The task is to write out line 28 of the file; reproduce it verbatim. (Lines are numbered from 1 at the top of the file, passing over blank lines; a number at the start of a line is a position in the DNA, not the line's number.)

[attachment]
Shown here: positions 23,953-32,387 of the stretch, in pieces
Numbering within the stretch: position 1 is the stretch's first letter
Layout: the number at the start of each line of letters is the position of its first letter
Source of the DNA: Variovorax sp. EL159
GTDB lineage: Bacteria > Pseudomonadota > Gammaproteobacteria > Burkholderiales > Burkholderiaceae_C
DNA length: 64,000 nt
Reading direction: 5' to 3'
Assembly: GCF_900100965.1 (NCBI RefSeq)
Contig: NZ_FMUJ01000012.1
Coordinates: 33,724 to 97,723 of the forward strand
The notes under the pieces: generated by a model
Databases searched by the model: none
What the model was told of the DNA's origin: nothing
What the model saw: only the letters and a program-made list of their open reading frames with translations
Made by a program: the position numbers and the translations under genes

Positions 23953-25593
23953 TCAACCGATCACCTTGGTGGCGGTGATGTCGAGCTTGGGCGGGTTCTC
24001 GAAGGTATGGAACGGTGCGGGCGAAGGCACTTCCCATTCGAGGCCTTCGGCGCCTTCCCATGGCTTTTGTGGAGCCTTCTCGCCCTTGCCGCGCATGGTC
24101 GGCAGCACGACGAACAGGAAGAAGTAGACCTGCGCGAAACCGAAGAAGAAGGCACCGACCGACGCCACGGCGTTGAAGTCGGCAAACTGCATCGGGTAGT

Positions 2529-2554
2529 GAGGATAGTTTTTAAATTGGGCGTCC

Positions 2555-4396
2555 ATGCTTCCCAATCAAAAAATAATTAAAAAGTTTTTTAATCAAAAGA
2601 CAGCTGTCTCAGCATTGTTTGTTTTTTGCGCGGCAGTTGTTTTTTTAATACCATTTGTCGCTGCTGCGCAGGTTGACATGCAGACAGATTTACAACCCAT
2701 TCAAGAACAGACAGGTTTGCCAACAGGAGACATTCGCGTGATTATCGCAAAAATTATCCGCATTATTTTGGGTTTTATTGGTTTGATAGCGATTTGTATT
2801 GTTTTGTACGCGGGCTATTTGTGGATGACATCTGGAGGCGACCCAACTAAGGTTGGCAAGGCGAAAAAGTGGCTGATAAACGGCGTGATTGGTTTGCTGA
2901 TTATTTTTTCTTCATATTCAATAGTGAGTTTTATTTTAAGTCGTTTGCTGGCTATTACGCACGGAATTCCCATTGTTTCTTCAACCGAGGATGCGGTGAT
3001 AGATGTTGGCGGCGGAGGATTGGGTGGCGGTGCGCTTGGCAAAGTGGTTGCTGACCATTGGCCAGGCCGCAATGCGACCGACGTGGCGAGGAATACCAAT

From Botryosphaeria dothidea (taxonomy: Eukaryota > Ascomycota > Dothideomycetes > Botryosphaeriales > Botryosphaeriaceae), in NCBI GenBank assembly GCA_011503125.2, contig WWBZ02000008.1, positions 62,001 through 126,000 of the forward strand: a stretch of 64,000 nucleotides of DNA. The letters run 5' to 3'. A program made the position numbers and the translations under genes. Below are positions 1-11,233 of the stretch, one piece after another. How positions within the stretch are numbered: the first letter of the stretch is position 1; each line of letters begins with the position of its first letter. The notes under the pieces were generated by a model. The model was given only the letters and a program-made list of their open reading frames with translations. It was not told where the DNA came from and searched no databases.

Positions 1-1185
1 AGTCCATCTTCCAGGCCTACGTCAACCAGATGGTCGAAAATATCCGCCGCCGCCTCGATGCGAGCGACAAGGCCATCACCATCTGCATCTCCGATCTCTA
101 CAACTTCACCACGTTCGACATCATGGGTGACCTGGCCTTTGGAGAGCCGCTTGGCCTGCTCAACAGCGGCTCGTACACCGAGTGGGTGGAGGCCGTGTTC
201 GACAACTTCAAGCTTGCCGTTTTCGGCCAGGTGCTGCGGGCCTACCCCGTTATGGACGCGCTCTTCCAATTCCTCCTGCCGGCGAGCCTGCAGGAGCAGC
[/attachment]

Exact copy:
3001 AGATGTTGGCGGCGGAGGATTGGGTGGCGGTGCGCTTGGCAAAGTGGTTGCTGACCATTGGCCAGGCCGCAATGCGACCGACGTGGCGAGGAATACCAAT